The Racetrack

Before we left Death Valley, we rented a jeep for one more adventure.  Adam and Laurie, the Christian Ministry in the National Parks leaders, picked up the jeep at Furnace Creek and drove up to our compound to pick us up.  Then we headed past Ubehebe Crater to the Racetrack.

The Racetrack is a playa (dry lakebed) that is extremely flat.  There are rocks on it that “move” and you can see their tracks on the dried mud.  This is the place that everyone wants to go and where the rangers recommend they don’t go unless they have a jeep.  On a map it looks like it will be easy to get to the Racetrack, but it is 27 miles down a rough and washboard dirt road.  It took us 2 1/2 hours to drive the 30 miles from our compound.  The drive is beautiful and we saw a Joshua Tree forest and fields of wildflowers.  The scarlet Indian Paintbrush and the deep maroon of the cholla cactus flower were especially lovely.  There was also lots of globemallow and brittlebush.

Adam and Laurie preparing for adventure
Joshua Tree forest
Cholla cactus flower
Teakettle Junction – not sure how this tradition started
Taken by a bicyclist at the junction
Desert pricklepoppy
Indian paintbrush
Desert princes plume

When we got to the end of the Racetrack Playa, we were the only people within miles.  We walked out on the playa to get close to the rocks.  The rocks were not as big as I was expecting, but their tracks were very clear.  How they move had always been a mystery until a small group of scientists caught them moving a year ago.  After a rain, when the water on the lakebed freezes and then begins to break up, the ice acts as a kind of sail for the rocks it is encasing.  The wind moves the rocks across the slippery mud, which leave the trails behind when the water dries up again.  You can find a good explanation and the video of the moving rocks here.  The rocks don’t all move at the same time or at the same speed, so the tracks curve, and intersect, and even meet in a few places.  Seeing the rocks and their tracks was very cool.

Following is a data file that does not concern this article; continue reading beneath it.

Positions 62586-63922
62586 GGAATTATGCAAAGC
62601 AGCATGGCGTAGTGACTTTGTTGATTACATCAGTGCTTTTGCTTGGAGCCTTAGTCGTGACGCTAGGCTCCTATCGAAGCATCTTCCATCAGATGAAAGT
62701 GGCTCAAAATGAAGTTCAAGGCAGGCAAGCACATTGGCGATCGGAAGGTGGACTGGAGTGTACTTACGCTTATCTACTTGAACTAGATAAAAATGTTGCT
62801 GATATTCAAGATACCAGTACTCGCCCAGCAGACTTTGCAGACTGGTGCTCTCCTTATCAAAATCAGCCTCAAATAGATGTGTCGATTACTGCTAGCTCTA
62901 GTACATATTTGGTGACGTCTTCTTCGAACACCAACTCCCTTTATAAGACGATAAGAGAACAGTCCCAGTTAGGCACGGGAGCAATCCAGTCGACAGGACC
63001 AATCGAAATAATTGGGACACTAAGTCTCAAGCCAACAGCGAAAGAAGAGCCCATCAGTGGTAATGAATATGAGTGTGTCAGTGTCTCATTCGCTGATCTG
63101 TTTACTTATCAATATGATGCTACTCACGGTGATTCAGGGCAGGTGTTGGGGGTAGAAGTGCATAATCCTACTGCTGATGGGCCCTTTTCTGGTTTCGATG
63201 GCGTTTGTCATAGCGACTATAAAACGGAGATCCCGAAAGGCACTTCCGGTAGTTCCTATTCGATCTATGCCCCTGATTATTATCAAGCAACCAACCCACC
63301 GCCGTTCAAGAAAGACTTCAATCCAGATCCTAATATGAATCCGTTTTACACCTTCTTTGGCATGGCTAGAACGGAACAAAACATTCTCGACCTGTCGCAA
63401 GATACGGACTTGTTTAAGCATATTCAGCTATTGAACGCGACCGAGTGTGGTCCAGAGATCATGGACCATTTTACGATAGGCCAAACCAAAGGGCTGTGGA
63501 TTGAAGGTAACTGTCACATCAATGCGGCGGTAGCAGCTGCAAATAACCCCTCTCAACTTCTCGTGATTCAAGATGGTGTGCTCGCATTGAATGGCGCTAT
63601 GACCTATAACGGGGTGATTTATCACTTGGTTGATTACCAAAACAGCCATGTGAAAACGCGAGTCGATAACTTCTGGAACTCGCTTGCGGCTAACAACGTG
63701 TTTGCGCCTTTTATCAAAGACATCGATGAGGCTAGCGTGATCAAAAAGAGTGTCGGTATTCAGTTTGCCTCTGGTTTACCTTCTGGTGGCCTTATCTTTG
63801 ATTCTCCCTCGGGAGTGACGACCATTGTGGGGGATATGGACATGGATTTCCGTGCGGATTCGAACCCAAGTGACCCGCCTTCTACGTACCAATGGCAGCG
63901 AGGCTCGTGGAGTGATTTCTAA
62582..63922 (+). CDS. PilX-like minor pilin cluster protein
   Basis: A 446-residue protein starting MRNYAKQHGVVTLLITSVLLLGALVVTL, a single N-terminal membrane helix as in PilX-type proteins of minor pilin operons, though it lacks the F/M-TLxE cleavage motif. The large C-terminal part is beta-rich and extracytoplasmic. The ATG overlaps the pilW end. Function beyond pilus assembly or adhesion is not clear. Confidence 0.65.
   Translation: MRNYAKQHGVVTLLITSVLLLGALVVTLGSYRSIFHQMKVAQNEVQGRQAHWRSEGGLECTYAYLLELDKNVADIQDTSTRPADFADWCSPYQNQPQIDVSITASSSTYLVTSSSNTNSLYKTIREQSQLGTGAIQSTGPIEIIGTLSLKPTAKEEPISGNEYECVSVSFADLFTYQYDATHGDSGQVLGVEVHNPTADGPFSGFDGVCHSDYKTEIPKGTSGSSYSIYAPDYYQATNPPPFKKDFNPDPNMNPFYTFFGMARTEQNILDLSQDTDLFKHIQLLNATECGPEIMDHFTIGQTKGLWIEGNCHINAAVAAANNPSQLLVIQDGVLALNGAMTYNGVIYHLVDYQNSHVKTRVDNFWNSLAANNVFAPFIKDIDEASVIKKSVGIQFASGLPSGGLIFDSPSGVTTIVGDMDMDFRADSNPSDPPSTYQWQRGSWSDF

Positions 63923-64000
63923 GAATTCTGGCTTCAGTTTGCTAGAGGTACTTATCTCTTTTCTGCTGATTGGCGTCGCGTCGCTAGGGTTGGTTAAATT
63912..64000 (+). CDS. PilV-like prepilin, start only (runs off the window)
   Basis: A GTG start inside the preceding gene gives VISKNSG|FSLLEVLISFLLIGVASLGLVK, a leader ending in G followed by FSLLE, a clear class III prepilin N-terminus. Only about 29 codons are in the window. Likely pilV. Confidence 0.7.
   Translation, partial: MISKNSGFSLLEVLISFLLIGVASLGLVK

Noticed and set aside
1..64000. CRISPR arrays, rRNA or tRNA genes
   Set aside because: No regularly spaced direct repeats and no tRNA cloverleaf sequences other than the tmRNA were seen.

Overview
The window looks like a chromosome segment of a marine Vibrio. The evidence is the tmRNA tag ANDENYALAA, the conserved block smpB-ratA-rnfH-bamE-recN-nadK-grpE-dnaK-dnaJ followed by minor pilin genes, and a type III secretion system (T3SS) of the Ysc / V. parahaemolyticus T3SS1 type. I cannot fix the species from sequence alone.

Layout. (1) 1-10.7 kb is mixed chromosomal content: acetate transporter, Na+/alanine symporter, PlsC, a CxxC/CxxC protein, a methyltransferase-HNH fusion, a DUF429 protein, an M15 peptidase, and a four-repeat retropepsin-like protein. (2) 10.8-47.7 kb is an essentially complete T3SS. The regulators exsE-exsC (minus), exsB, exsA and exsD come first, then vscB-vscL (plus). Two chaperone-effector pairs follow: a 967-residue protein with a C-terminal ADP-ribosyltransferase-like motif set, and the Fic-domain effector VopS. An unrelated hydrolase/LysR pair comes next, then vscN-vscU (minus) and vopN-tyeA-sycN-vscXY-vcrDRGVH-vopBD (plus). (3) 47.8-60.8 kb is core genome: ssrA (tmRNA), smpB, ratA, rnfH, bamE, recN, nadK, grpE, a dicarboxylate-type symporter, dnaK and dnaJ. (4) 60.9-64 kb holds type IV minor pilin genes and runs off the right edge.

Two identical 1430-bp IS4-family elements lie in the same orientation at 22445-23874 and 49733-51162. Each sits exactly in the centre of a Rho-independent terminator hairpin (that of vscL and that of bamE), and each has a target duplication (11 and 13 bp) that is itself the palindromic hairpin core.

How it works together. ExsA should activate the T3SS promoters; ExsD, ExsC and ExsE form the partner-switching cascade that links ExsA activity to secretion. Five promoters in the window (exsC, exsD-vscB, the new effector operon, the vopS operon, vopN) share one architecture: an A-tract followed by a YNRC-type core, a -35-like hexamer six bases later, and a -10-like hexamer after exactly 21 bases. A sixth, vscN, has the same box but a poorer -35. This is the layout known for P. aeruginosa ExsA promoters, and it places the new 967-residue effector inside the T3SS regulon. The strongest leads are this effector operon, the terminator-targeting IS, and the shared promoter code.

We walked around the Grandstand, which is a large island of quartz monzonite in the middle of the playa.  We considered climbing Ubehebe Peak, but it was too steep and tall for me and the others decided not to leave me behind while they climbed it.  Instead we went to Ubehebe Mine which was down a canyon on a primitive road (a driving challenge for Tom).  Ubehebe Mine was operated off and on from 1908 until 1968 when it was finally closed for good.  They mined copper, silver, and lead from it.  Today there is a collapsed house, a car carcass, an ore shaft, a tram to the top of the hill, and an ore dumpsite.  Then we climbed to the Copper Queen Mine, which was a nice hill with a great view but not nearly as tall as Ubehebe Peak.

The Grandstand
Quartz Monzonite
Rising up out of the playa
Hiking up the tramline
Ore dump site
Mine entrance
Collapsed mining shack
The jeep and the Playa
At the top of Copper Queen Mine
Adam and Laurie check out one more hill

The only time we saw other people was as we hiked up to the Copper Queen Mine – lots of jeeps went by – and one other couple came to the playa.  Other than that, we had the place to ourselves.

Going to the Racetrack was a wonderful way to end our adventure at Death Valley.  Just like the rocks, it was time for us to be moving on.  We thoroughly enjoyed our day with Adam and Laurie and we were thankful that they took the jeep back, just as they had picked it up.  They saved us hours of driving and their company made our day even better.

  • Kristine Moye

    Fascinating! So cool.